Pre- and Post-Surgical Jakafi Plus Chemo Shows Potential in Advanced Ovarian Cancer

The use of Jakafi plus chemotherapy shows promise in the pre- and post-surgical treatment settings for patients with stage 3 and 4 ovarian cancer, warranting further study of the combination.

The combination of twice-a-day Jakafi (ruxolitinib) plus the chemotherapies carboplatin and paclitaxel proved to be a feasible regimen for the upfront pre- and post-surgical treatment of patients with stage 3 or 4 ovarian cancer, according to findings from the phase 1/2 NRG-GY007 clinical trial presented at the 2022 American Society of Clinical Oncology Annual Meeting.

The results indicate that further study of the Jakafi/chemotherapy combination is warranted.

At a median follow-up of 24 months, the median progression-free survival (time from treatment until disease worsens) was 14.6 months with Jakafi plus chemotherapy, compared to 11.6 months for chemotherapy alone. Analysis of overall survival favored the Jakafi-containing group as well.

“This trial demonstrates the feasibility of early-phase randomized studies with novel agents and biospecimen collection in the front-line neoadjuvant treatment of the ovarian family of cancers,” Dr. Charles ‘Chip’ Landen, Jr, an associate professor of obstetrics and gynecology at the University of Virginia in Charlottesville, said during a presentation of the data.

Patients who were candidates for neoadjuvant (treatment given to shrink the tumor prior to a main treatment, which may include surgery) chemotherapy with a histologic diagnosis and image-guided core or laparoscopic biopsy confirming epithelial ovarian, fallopian tube or primary peritoneal cancer were eligible for treatment in the phase 1 portion of weekly intravenous paclitaxel, intravenous carboplatin and oral Jakafi. Patients were treated with three cycles of the regimen, followed by interval tumor reductive surgery, three additional systemic treatment cycles and maintenance Jakafi.

The main goal of the study was to determine the safety and tolerability of Jakafi plus chemotherapy.

In the phase 2 portion of the trial, patients were treated with either carboplatin and paclitaxel alone or in combination with Jakafi for three cycles, followed by surgery and another three cycles of therapy with a primary endpoint of progression-free survival. There were enough dose-limiting side effects in the phase 1 portion so that the dose of carboplatin in phase 2 was updated. Overall, 42 patients were treated with carboplatin and paclitaxel alone and 105 received additional Jakafi.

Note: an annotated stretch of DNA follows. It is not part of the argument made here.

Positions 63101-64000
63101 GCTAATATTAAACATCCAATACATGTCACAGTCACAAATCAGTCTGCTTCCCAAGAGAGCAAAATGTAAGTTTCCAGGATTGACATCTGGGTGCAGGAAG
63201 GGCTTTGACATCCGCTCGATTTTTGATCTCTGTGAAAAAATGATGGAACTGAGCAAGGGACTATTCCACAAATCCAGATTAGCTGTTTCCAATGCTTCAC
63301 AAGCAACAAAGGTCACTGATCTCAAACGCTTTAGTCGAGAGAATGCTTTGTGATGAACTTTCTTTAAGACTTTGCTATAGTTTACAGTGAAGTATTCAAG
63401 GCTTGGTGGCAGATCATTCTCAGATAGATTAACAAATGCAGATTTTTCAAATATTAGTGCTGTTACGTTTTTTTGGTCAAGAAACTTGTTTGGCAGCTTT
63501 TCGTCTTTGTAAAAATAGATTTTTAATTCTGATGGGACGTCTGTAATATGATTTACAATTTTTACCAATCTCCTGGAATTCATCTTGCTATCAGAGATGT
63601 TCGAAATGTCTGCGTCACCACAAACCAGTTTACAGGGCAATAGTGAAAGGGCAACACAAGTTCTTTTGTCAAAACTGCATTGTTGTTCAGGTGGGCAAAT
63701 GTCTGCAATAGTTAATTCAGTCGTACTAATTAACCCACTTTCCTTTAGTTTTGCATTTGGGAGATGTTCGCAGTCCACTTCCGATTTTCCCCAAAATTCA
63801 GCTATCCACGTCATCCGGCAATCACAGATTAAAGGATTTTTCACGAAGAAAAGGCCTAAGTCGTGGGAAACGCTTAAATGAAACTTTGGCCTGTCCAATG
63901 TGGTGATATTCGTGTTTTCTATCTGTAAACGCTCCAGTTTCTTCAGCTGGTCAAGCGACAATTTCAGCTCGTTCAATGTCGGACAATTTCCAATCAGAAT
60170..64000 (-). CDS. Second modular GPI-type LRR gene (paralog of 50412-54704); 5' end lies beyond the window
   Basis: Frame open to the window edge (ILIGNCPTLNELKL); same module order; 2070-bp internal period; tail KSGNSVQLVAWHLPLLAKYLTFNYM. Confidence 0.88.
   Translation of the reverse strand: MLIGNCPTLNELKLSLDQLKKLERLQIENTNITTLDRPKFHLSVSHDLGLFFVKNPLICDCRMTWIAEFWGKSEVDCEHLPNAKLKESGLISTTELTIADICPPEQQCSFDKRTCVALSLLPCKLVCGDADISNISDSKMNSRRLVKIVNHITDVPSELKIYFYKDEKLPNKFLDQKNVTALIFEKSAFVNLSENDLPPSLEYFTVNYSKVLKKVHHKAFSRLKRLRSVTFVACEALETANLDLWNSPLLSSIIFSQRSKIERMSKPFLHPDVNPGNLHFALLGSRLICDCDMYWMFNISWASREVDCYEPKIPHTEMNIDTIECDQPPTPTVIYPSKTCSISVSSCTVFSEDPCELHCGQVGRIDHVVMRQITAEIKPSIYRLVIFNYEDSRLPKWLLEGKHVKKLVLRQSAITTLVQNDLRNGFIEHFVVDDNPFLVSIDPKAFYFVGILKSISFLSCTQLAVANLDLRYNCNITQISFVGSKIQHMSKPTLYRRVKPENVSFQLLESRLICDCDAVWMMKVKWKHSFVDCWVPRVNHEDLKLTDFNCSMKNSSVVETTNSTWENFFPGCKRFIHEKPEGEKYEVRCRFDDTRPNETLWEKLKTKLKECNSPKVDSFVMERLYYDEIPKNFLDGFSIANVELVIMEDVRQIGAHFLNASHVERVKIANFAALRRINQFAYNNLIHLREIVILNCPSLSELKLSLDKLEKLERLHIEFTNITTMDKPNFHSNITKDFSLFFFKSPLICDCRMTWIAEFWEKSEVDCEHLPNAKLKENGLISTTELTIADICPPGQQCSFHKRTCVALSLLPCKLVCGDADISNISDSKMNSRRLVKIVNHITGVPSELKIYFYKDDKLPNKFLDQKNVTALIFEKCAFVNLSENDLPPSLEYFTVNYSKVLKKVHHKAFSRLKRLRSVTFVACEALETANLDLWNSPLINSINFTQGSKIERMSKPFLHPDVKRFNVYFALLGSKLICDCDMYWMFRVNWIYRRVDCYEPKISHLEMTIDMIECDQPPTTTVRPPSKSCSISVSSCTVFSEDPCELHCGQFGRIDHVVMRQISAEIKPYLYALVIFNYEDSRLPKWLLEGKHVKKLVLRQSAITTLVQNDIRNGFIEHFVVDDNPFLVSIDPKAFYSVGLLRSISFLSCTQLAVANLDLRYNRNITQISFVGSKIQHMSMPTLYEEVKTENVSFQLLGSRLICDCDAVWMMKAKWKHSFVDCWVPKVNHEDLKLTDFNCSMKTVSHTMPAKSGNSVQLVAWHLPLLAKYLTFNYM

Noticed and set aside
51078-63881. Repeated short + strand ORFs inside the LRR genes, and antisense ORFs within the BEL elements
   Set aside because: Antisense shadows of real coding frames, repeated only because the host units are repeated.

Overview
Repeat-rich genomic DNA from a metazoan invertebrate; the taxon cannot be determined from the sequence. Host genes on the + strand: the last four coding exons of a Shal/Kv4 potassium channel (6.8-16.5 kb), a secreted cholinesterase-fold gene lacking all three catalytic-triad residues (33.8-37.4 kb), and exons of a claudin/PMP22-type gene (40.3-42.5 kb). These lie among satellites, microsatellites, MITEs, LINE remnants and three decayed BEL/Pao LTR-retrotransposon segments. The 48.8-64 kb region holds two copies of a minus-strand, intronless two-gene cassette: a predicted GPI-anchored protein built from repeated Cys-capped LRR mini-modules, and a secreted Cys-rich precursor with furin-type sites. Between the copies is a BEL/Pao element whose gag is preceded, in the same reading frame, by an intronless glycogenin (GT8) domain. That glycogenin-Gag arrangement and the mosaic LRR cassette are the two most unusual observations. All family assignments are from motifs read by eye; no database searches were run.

Patient characteristics were well balanced, except for a higher rate of BRCA mutations in the experimental (16.2%) compared with the control (7.1%) group. In both groups, the median patient age was 66 years (range, 33-86) with most patients being White (90.5%), non-Hispanic (87.8%) and with serous/endometrioid histological disease (98.0%). ECOG performance score was 0 (indicating that the disease and/or treatment had no impact on patients’ ability to perform daily tasks) in 51%, 1 in 43.5%, and 2 in 5.4%.

Higher rates of serious or severe anemia (a condition where the body lacks enough healthy red blood cells) were reported with the Jakafi combination at 64.2% compared with 26.8% with chemotherapy alone, which Laden said is to be expected with a drug targeting stem cells. Other serious or severe side effects of note included decreased neutrophils (52.6% with Jakafi and 29.2% with chemotherapy), infections (19.1% and 17.1%, respectively), decreased platelets (10.5% and 14.6%) and thrombotic events (12.7% and 2.4%).

There were five events that led to death, with all but one event of febrile neutropenia (a low white blood cell count accompanied by a fever) being deemed unrelated to treatment.

“There were many practical lessons learned in this first trial conducted by NRG in the neoadjuvant up-front setting,” Landen said. “The most common trial deviations relevant to this design include the initial pretreatment biopsy stating adenocarcinoma but not committing to a serous endometroid or clear cell phenotype; a difference in histologic subtype between the initial biopsy and the specimen taken at interval debulking; the treatment team being reluctant to perform an interval cytoreductive surgery after cycle 3 even in the setting of no progressive disease; a delay in initiating cycle 4 of chemotherapy within four weeks of surgery; and a desire of the treating team to continue chemotherapy, either as a cytotoxic drug or as maintenance after six cycles.”

Landen concluded the presentation and stated that further study of this combination should be considered and should include maintenance Jakafi added after six cycles of treatment to prevent tumor regrowth.

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